There were many moments of thoughts like "working moms can't homeschool" and "am I screwing up my kids?" that I had to just reframe and replace and remember why we're doing this. First, God called us. After that, the reasons ranged from our family being our first priority, some behavioral issues we were having with one of our kids, and the fact that we would no longer have to get up and go to school in the mornings (all the praise hands). I replaced "working moms can't homeschool" with "working moms have to be extra creative to make it all fit in and really good at setting priorities and boundaries". And I replaced "am I screwing up my kids?" with lots of prayers, just being honest here. We're trusting God to show us where we're lacking and praying for the wisdom and discernment to take action when we need to change something.

So how do I actually do it? I've had many people ask me this over the last ten months and I don't blame them at all. How do I run our business at the same time as homeschool four elementary kids, three of whom are still really dependant on me teaching every subject? I've gathered some actionable ways I've made it happen in our homeschool, and I'd love to hear if you have any more tips!


When we first learned that school wouldn't be going back to normal, I knew there were three things I needed to focus on: relationships, being outside, and reading together. I knew that even if the kids did go back to school, I would want them to remember the fun we had and how Mom and Dad gave everything they had to comfort and connect with them. I knew no one was going to be "on track" anymore, and checking boxes wasn't the important thing here (yes, that was hard to admit). From there, I knew that being outside would not only boost our immune systems, but also boost our serotonin and I don't know about you, but my kids never fight when they're outside! And lastly, I remembered the nights of reading Laura Ingalls Wilder aloud before bed and thought it would be the most comforting thing I could bring in every day.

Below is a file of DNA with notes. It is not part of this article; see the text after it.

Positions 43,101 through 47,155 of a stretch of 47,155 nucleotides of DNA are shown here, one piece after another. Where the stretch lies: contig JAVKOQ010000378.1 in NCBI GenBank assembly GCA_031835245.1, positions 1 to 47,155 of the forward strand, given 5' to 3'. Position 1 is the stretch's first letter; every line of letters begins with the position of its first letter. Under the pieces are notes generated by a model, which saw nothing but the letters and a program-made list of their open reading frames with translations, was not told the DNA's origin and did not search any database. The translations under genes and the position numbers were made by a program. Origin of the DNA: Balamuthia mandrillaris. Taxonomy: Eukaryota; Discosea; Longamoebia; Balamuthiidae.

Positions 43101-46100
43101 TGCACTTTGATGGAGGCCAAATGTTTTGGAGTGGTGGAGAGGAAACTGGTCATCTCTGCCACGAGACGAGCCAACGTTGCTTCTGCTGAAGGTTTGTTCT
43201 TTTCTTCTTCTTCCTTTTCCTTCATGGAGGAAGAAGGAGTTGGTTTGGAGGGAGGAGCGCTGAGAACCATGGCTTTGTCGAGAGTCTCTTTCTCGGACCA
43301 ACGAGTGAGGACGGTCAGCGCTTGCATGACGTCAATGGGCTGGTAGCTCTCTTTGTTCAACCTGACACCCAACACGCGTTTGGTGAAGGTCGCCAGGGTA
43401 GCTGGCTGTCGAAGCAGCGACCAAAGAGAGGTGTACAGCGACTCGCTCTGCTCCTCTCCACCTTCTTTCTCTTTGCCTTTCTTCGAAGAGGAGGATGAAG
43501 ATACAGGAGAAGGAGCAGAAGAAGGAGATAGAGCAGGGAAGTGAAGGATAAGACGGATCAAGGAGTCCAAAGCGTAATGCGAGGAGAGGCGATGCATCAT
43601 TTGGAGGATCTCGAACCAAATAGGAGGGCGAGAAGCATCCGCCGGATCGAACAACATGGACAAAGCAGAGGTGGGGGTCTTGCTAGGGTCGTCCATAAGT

And still now, after ten months and changing a lot of things, these are still our priorities. I'd love to say we're hitting math and writing every day, but we're not. I didn't know how traumatic the transition would be for the kids at the time, but I feel like these things helped that de-schooling process. If we needed a day to connect as a family, we'd brush school to the side and do the other two things: get outside and read together, and before we knew it we'd be better off.